The hype on the so-called recovery in housing ignores the fact that new homes sales continue to fall, despite intermittent stabilization.
More importantly, foreclosures continue to rise and bank inventories of foreclosed properties are growing. Banks are not attempting to sell foreclosed properties because that would require them to take the losses on their books.
However, if one looks carefully at the data, it is easy to discern the negative trends in the housing market. My favorite blogs that analyze housing are Dr. Housing Bubble and Calculated Risk.
Today in the WSJ (pC11) there is an article titled "S&P Puts Mortgage Insurers on Watch." The article explains that the S&P noted with respect to 3rd quarter earnings by mortgage insurers that they "are experiencing a sharper and more rapid transition of delinquencies into prime books of business than we expected." The article continues, "Mortgage insurers have seen claims continue to rise along with home delinquencies and defaults."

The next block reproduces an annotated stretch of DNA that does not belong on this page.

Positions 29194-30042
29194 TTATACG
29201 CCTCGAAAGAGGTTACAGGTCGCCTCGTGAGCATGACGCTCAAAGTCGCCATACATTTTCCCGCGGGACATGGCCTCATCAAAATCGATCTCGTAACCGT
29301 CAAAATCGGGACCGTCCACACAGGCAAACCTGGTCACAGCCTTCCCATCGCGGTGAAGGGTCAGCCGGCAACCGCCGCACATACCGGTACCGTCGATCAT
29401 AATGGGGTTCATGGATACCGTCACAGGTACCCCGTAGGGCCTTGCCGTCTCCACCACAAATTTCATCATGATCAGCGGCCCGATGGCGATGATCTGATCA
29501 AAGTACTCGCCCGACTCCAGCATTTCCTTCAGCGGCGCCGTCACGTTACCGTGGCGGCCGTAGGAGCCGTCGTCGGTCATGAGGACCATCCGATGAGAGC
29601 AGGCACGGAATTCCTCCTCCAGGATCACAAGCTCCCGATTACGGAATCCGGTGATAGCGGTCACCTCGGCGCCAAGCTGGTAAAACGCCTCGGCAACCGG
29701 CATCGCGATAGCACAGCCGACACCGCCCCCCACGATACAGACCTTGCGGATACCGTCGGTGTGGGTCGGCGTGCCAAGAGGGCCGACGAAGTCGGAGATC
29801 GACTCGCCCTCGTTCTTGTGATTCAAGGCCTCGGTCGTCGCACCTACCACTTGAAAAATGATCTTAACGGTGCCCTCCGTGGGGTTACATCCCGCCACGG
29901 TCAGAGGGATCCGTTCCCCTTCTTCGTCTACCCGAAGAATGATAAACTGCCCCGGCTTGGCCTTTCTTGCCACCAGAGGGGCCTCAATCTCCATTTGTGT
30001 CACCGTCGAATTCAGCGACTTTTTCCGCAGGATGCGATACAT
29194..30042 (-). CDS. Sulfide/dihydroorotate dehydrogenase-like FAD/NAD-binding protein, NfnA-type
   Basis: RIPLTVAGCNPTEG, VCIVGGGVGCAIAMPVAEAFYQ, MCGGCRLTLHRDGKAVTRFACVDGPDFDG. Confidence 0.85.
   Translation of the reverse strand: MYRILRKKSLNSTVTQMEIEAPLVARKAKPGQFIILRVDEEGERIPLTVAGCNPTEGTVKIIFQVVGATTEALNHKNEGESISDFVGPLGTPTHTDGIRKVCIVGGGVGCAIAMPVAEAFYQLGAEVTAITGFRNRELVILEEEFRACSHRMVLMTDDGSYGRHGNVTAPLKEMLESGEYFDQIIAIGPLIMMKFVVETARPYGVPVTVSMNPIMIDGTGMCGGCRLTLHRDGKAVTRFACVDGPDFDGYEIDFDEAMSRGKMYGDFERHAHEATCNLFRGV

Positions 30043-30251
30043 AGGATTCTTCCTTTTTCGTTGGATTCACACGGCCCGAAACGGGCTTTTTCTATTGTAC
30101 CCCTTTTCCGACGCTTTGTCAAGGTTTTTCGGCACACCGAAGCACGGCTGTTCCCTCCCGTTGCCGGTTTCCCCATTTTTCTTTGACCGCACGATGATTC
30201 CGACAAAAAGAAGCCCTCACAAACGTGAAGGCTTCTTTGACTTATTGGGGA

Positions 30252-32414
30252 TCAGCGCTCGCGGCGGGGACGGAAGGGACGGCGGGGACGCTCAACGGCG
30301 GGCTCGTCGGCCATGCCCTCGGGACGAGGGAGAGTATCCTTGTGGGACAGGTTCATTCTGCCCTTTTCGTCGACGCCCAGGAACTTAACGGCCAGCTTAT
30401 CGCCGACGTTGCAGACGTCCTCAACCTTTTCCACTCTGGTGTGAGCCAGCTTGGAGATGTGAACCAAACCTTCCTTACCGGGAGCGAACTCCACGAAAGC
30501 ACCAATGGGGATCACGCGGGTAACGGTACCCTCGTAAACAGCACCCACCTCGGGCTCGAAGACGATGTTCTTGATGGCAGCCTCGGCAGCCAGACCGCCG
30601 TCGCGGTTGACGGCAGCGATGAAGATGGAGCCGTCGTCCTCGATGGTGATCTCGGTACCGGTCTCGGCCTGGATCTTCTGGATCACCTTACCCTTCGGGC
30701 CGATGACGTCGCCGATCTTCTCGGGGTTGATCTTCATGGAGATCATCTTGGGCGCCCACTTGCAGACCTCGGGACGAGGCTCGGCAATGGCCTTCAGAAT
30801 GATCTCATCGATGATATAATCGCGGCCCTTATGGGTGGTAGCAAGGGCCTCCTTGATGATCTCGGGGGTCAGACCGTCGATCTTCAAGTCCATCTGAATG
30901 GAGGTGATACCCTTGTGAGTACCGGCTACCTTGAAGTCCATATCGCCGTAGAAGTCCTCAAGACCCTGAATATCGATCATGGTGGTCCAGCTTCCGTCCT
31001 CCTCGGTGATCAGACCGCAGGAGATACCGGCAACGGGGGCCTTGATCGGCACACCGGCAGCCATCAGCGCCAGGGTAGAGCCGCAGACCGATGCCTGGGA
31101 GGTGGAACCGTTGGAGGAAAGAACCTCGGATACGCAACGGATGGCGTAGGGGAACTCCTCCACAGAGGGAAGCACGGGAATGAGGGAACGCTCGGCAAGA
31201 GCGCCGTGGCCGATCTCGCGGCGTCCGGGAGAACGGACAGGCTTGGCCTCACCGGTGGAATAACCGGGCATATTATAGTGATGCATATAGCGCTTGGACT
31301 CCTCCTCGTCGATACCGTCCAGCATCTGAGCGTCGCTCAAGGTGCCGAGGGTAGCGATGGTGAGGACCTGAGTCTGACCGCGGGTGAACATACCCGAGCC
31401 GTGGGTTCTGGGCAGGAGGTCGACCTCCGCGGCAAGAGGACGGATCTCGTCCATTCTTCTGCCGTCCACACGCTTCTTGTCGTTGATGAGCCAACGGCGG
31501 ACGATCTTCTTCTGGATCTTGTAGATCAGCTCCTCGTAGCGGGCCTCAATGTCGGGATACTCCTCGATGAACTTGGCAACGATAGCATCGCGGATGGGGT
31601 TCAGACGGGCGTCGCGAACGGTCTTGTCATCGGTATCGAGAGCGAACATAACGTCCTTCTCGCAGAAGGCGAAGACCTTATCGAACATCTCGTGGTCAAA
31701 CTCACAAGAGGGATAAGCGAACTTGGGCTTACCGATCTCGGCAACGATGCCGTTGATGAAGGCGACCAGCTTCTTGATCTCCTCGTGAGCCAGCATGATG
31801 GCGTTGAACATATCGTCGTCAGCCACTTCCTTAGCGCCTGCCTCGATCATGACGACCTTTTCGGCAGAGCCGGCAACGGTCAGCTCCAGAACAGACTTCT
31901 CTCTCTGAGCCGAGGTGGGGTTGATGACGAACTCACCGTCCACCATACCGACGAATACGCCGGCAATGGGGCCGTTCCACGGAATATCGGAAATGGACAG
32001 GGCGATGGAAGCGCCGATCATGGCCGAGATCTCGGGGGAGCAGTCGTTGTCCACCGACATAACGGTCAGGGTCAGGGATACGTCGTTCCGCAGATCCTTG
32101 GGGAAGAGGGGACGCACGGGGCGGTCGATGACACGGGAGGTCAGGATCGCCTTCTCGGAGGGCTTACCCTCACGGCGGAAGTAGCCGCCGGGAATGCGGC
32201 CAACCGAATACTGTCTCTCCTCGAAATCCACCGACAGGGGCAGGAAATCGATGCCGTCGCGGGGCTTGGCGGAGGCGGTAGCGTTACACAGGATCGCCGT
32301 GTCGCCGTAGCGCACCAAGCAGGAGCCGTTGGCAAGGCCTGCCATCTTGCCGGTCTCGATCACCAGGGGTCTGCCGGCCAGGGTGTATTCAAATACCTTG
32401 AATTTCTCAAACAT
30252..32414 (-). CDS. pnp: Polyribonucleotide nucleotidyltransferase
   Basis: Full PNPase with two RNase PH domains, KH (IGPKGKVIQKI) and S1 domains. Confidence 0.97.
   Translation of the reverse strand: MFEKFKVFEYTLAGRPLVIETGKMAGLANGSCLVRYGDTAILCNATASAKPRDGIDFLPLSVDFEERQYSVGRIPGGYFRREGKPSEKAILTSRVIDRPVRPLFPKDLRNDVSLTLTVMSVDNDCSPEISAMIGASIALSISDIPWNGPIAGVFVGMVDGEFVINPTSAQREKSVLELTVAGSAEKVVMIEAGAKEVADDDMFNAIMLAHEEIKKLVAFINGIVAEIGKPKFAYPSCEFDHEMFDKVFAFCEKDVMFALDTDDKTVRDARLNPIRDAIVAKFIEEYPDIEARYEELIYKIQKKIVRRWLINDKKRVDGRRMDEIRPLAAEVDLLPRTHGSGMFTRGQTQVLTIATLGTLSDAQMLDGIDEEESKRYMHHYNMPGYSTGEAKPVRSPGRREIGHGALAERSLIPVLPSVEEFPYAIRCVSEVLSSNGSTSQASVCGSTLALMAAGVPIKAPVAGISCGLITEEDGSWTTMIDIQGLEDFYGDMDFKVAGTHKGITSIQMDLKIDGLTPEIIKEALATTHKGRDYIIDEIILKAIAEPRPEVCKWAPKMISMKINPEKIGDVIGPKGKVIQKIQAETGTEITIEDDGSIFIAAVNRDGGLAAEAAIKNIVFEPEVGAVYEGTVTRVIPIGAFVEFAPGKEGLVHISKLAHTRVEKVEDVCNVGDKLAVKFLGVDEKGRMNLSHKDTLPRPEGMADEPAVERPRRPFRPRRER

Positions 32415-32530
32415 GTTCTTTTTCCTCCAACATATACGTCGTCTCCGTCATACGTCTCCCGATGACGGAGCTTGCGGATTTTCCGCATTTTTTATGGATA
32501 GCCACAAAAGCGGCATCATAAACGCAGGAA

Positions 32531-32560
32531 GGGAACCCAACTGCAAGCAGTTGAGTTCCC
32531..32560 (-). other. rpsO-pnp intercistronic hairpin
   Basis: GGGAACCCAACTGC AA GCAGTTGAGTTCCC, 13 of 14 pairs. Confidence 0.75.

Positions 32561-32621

The upshot is that with higher unemployment and declining wages, more and more individuals are going to lose their houses. Foreclosures are going to keep the banks and insurers in trouble for some time. That means lending to individuals will remain tight. It also means that the recession is far from over.